That rewatch came on the heels (well, a few weeks or so) of my checking out Lethal Weapon 2 again for the first time in years. And as John McClane worked his way through Nakatomi Plaza, eventually dropping Severus Snape out a window, I found myself wondering how he'd stack up, action hero wise, vs. Martin Riggs, the detective sergeant played by Mel Gibson in the LW series.

For purposes of this comparison, we'll be looking at the first three films in each series (Lethal Weapon 1-3, and Die Hard, Die Hard 2, Die Hard with a Vengeance), because the later entries in each franchise are unbearable shitshows.

And honestly, Lethal Weapon 3 kind of is, too.


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RIDE Indoor Cycling Will Put a New Spin on Your Workout Routine

Categories: Dance, Pop Culture

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Photo courtesy RIDE Indoor Cycling
Any new workout has a high intimidation factor, but a dance-based workout can be especially scary -- particularly when your feet are clipped into bike pedals and you're expected to keep a beat for 45 minutes. RIDE Indoor Cycling on West 19th Street in the Heights keeps that intimidation factor low with a highly trained hands-on staff, low-lit classes and an unbeatable introductory class offer -- your first visit, including shoe rental, is completely free.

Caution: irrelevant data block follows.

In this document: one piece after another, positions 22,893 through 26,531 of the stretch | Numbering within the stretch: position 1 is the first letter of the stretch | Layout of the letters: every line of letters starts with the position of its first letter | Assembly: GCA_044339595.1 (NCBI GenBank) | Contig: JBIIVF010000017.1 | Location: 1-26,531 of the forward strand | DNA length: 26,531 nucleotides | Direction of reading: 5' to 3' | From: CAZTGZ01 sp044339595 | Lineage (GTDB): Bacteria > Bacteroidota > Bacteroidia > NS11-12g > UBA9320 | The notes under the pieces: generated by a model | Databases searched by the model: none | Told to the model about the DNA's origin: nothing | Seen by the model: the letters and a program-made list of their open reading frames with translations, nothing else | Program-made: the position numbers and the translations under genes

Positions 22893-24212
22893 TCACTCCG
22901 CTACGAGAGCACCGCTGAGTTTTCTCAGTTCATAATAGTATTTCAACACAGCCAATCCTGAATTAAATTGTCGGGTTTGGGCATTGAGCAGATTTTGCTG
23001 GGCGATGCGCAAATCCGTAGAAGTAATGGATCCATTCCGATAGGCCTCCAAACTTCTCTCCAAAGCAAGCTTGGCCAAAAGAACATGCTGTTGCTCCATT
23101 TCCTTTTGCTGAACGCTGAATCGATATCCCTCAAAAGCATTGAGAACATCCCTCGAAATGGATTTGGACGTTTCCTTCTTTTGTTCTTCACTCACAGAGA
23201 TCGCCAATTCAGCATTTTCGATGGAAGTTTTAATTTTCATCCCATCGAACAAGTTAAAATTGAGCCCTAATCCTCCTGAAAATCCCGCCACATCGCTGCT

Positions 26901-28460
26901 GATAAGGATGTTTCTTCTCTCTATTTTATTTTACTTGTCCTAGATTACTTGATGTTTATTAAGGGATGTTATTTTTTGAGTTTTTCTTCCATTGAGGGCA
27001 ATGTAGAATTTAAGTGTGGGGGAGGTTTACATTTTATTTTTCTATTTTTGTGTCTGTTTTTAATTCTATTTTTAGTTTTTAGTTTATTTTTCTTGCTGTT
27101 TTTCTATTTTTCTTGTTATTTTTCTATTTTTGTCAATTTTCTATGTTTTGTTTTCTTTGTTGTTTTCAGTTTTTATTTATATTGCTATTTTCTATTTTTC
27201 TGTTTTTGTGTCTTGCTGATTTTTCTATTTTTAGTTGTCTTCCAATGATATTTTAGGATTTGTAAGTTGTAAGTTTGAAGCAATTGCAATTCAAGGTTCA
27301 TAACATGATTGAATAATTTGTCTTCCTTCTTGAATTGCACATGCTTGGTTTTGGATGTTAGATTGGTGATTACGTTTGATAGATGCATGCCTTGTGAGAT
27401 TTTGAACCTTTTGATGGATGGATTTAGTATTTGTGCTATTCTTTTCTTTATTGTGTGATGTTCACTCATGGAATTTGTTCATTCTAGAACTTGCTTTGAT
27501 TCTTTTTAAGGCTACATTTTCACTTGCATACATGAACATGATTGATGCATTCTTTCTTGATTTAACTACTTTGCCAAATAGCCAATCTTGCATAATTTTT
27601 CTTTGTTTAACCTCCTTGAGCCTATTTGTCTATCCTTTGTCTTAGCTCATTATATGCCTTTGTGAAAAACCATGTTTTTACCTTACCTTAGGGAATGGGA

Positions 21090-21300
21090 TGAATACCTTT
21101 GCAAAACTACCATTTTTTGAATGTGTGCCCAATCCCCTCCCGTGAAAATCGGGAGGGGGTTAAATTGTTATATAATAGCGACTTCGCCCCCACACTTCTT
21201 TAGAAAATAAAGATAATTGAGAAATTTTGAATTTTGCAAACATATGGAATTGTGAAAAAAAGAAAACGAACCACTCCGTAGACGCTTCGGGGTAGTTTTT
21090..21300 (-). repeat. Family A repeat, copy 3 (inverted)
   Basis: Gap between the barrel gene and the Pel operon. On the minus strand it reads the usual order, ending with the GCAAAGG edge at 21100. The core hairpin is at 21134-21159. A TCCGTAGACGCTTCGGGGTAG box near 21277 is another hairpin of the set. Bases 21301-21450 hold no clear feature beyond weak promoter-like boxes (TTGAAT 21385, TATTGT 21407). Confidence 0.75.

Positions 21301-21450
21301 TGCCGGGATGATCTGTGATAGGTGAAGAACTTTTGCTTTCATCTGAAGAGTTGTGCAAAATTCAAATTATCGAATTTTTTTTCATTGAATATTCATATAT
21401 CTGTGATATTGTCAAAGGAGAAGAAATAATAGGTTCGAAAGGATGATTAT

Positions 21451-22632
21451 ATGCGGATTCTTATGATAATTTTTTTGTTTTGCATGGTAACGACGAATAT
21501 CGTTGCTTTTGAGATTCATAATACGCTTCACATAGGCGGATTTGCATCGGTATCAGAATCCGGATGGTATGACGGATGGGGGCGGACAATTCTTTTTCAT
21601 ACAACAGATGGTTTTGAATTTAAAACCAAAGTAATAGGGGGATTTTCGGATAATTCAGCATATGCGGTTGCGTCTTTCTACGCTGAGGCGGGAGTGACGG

"It's really hard trying anything new, because you're putting yourself out there, taking a risk," said RIDE founder Kimberly Dowling. "Just have fun and don't be too hard on yourself. Like a dance class, it's choreographed, and so it's a skill you'll develop with practice."


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Why I'm Not Upset David Lynch Is Leaving Twin Peaks

Categories: Pop Culture

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It was announced via Twitter last night that David Lynch would not be returning to direct the heavily anticipated and long-awaited third season of Twin Peaks. The show, which is scheduled to premiere in 2016 after having been cancelled in 1991, remains one of the most beloved and influential television series in history, and Lynch's bizarre, sinister yet quirky style is one of the main reasons.

That said, I'm not all that sad he won't be in the director's chair.

No. 1, Showtime already has the nine scripts written by Lynch and co-creator Mark Frost (who for some reason people seem to pretend wasn't as important to the original vision as Lynch was). We're getting the story regardless of whether or not it's executed. That's worth getting excited about.

What's not really worth being all that excited about was having Lynch direct in the first place. I know that sounds like blasphemy, but you really have to think about it.

Lynch's last truly great stint in the director's chair of an original full-length movie was The Straight Story 16 years ago. After that he attempted to create the next Twin Peaks but ended up with Mulholland Drive instead when he clashed with ABC and ended up turning the pilot into a film.